|Dog (domestic dog)|
The Harrier is a medium-sized dog breed of the hound class, used for hunting hares by trailing them. It resembles an English Foxhound but is slightly smaller, though not as small as a Beagle. The breed has been used since the mid 13th century.
The Harrier is similar to the English Foxhound, but smaller. Harriers stand between 19 and 21 inches at the shoulder, and adults weigh between 45 and 65 lbs. They do shed, have short hair and hanging ears, and come in a variety of color patterns. A humorous description of a Harrier is that of "a Beagle on steroids", despite its resemblance to an English Foxhound. It is a muscular hunting hound with a small, hard coat. It has large bones for stamina and strength. The Harrier is slightly longer than tall, with a level topline. The tail is medium-length, carried high, but is not curled over the back. The skull is broad with a strong square muzzle. The rounded ears are pendant, and the eyes are either brown or hazel. The wide nose is black. The expression is mellow when the dog is relaxed and alert when he is excited. The teeth should meet in a scissors or level bite. The feet are tight and cat-like, and the front toes may turn inward.
The Harrier is cheerful, sweet-tempered, tolerant of people, and it is excellent with children. This pack dog is good with other dogs, but should be supervised with non-canine pets unless it is raised with them from puppyhood. It prefers life in a pack with people, dogs, or both. This active dog likes to go exploring, sniffing, and trailing, so be sure to keep it on a leash or in a safe enclosed area. Some Harriers like to bay.
This breed's lifespan is generally 12–15 years. Hip dysplasia is known to occur in this breed.
The coat needs only occasional brushing to remove dead hair.
The Harrier requires daily exercise, such as long vigorous walks or runs. Without appropriate exercise, the Harrier can become hyperactive, overweight and/or destructive. While this dog was bred to run and work all day long and cannot be satisfied by a completely sedentary lifestyle, they adapt very well to the average home.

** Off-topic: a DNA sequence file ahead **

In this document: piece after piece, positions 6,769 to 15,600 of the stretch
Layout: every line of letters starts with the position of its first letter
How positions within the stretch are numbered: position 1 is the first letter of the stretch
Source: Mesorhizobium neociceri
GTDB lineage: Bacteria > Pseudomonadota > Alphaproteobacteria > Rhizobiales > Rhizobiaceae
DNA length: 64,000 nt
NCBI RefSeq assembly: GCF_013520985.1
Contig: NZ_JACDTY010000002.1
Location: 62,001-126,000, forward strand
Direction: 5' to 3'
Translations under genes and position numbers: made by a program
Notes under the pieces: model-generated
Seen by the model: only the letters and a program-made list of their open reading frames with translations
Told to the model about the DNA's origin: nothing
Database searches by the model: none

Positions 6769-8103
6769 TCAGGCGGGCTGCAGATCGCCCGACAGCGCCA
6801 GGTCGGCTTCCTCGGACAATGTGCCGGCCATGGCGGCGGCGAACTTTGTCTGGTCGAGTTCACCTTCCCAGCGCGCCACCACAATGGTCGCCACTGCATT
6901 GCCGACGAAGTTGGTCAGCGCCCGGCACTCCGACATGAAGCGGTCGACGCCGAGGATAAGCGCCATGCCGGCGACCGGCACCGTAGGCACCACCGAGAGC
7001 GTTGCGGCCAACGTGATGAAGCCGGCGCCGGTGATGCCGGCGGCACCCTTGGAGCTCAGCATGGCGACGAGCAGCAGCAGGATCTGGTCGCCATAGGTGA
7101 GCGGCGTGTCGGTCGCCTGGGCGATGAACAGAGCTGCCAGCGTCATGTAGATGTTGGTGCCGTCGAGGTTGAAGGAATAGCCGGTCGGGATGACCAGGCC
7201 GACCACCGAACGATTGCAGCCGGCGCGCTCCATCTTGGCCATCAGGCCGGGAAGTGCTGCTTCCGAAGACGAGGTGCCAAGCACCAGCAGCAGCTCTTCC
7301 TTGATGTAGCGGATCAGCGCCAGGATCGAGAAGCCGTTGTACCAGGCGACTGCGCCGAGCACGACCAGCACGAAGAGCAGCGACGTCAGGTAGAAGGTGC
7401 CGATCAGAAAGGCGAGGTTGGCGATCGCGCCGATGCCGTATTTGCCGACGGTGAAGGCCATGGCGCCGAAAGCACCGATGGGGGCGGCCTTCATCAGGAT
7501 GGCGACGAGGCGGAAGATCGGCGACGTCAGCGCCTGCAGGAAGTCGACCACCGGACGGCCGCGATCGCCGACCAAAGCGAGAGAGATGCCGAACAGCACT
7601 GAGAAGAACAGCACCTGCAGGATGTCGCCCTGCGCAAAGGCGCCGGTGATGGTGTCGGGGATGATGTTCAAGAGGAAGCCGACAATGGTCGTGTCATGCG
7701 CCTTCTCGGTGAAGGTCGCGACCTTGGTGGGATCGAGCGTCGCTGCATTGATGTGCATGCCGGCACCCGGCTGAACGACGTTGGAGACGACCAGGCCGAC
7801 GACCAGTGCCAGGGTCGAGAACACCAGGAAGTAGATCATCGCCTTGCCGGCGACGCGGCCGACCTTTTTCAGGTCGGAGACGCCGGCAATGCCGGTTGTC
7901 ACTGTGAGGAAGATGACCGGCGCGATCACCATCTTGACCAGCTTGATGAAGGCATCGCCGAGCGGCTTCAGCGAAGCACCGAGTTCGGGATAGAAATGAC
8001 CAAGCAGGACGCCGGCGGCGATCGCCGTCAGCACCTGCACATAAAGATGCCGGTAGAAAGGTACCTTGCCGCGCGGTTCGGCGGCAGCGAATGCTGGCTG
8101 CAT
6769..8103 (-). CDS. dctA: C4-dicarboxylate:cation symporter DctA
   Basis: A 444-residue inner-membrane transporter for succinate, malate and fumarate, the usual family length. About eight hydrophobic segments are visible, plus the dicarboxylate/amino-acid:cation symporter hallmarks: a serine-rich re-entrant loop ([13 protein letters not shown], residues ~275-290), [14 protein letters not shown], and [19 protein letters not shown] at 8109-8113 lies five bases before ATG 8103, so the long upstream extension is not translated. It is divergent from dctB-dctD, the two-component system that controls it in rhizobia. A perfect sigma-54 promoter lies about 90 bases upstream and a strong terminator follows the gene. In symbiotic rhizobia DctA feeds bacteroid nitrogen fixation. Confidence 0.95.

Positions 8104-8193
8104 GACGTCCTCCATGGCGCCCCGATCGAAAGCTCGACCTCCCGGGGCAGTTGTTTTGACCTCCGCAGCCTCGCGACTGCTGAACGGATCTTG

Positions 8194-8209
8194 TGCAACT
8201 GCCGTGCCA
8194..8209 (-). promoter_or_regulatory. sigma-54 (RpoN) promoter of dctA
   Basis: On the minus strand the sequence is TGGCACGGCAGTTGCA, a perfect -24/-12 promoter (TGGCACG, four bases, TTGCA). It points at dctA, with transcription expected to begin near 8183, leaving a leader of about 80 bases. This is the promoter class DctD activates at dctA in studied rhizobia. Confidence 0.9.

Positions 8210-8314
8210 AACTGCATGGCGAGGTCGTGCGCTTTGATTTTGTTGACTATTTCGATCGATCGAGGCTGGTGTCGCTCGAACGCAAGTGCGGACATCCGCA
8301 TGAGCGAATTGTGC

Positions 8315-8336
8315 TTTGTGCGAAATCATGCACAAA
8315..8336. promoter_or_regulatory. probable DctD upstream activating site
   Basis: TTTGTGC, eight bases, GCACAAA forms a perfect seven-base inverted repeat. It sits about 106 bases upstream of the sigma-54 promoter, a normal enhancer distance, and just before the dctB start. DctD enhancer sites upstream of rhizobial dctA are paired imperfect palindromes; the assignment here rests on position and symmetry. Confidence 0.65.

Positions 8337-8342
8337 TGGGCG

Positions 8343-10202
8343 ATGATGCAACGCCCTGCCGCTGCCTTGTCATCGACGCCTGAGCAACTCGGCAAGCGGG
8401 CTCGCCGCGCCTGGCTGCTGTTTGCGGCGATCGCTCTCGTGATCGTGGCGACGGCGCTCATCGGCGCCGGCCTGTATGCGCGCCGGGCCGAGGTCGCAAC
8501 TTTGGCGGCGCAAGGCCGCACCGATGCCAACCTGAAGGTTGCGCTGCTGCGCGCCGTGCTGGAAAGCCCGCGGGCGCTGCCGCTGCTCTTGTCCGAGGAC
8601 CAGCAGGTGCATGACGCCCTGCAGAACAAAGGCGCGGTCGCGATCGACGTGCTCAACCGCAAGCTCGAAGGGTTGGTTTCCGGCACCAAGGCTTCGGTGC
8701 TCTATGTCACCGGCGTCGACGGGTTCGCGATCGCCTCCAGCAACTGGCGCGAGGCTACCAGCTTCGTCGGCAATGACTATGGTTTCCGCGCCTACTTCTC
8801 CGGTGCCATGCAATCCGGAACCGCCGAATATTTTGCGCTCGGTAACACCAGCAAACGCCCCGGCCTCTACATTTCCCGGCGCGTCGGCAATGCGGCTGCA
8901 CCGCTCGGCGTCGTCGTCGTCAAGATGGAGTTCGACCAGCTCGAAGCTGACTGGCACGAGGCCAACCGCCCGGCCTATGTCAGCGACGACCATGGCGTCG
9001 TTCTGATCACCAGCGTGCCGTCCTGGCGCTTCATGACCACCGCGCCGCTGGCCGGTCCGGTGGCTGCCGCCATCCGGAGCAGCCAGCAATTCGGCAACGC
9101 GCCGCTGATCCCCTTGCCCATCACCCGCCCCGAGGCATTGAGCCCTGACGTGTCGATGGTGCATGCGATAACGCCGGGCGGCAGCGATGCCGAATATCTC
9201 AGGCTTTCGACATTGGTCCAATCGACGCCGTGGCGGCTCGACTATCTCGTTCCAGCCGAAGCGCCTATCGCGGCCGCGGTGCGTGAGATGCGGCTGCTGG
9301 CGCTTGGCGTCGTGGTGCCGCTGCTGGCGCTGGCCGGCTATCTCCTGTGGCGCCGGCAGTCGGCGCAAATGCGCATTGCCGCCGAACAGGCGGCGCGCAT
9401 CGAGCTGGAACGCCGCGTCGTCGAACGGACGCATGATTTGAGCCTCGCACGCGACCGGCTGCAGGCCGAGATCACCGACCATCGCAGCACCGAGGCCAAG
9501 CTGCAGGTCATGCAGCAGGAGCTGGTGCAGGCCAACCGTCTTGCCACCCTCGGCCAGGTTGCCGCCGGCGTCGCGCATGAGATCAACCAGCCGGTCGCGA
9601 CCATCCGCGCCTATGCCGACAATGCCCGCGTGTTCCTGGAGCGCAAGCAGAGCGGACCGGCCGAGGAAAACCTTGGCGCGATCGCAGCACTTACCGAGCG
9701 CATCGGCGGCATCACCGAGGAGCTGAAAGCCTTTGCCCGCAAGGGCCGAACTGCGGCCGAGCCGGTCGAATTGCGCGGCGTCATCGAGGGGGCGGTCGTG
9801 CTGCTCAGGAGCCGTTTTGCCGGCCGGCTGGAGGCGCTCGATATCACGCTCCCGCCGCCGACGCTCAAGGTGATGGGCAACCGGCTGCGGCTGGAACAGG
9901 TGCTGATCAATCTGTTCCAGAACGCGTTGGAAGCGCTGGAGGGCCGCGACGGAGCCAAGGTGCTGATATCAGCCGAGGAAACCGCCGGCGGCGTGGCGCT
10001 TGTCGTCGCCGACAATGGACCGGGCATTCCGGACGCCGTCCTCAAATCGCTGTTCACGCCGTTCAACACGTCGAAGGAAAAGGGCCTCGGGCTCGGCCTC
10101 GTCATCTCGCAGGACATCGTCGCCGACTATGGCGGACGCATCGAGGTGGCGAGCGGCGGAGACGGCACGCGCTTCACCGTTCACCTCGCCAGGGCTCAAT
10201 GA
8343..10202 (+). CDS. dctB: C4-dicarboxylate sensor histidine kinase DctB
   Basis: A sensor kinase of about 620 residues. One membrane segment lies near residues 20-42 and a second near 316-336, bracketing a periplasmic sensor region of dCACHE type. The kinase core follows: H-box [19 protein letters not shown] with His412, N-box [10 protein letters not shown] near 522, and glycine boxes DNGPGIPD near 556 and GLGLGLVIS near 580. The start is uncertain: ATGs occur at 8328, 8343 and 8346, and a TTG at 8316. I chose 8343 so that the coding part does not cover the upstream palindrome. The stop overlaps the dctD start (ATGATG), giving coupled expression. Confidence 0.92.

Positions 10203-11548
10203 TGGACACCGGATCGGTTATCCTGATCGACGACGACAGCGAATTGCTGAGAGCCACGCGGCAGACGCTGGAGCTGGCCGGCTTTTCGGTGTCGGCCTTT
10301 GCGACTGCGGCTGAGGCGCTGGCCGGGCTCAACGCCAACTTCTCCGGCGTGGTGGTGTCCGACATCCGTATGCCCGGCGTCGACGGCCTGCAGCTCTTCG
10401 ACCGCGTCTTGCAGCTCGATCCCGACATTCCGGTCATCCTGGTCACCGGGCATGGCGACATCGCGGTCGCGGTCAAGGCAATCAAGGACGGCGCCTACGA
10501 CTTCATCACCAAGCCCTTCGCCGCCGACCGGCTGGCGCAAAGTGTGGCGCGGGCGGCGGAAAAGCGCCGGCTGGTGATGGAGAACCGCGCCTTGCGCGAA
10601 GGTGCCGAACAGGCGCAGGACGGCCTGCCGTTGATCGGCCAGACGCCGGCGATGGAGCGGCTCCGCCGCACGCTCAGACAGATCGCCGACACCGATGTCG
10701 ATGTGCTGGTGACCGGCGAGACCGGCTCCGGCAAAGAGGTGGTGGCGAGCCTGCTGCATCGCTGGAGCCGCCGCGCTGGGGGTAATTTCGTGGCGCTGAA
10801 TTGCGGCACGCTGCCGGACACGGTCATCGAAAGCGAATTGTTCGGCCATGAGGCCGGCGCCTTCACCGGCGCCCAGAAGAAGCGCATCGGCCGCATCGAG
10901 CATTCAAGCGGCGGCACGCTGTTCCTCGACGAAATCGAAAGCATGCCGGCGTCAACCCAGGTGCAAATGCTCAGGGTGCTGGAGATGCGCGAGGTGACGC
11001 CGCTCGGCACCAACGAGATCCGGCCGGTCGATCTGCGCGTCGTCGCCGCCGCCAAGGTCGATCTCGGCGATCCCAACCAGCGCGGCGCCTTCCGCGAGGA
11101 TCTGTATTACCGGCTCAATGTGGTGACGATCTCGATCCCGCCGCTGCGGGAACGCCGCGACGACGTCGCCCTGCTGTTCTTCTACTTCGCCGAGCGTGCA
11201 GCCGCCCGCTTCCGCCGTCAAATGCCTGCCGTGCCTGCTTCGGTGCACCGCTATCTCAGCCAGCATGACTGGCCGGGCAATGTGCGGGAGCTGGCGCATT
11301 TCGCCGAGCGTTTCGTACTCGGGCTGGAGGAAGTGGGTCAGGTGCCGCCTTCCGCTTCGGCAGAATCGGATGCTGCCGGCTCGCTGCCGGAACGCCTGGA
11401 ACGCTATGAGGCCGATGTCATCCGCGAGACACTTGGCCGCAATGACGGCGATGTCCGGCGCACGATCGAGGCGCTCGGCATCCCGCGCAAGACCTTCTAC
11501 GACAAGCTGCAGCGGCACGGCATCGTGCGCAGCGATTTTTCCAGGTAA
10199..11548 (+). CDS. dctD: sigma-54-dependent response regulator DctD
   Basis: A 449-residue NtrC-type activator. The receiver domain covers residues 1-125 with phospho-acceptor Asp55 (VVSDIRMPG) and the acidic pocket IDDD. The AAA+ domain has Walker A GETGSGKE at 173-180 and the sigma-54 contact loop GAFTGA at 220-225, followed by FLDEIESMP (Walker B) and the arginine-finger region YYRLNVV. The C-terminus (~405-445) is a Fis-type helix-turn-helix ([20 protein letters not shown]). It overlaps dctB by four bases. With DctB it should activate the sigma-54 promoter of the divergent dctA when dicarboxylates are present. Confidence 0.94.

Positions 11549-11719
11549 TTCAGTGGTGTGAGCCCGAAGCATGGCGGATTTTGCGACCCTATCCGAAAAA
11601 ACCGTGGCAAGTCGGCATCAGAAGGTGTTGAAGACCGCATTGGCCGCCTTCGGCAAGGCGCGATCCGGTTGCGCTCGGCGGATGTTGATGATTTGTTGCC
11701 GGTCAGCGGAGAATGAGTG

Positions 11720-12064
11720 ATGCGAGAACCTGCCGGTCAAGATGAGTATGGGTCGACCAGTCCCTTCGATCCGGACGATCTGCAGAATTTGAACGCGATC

Sources have widely conflicting stories about the origins of this breed. According to one, the earliest Harrier types were crossed with Bloodhounds, the Talbot Hound, and even the Basset Hound. According to another, the breed was probably developed from crosses of the English Foxhound with Fox Terrier and Greyhound. Yet another regards the Harrier as simply a bred-down version of the English Foxhound. Although there are many working Harriers in England, the breed is still[when?] not recognised in that country.
In any case, today's Harrier is between the Beagle and English Foxhound in size and was developed primarily to hunt hares, though the breed has also been used in fox hunting. The name, "Harrier", reveals the breed's specialty - compare "harehound". The Harrier has a long history of popularity as a working pack-dog in England.
The Harrier is the most commonly used hound by hunts in Ireland, with 166 harrier packs, 37 of them mounted packs and 129 of them foot packs, spread throughout the country. In Ireland it is used to hunt both foxes and hares, with some packs hunting mainly foxes.
This breed of dog is recognized in 1885 by the American Kennel Club and is classified in the Hound Group.
The Harrier Club of America cites the earliest description of a Harrier in "The Chace" (by the English poet William Somervile) which was written in 1735.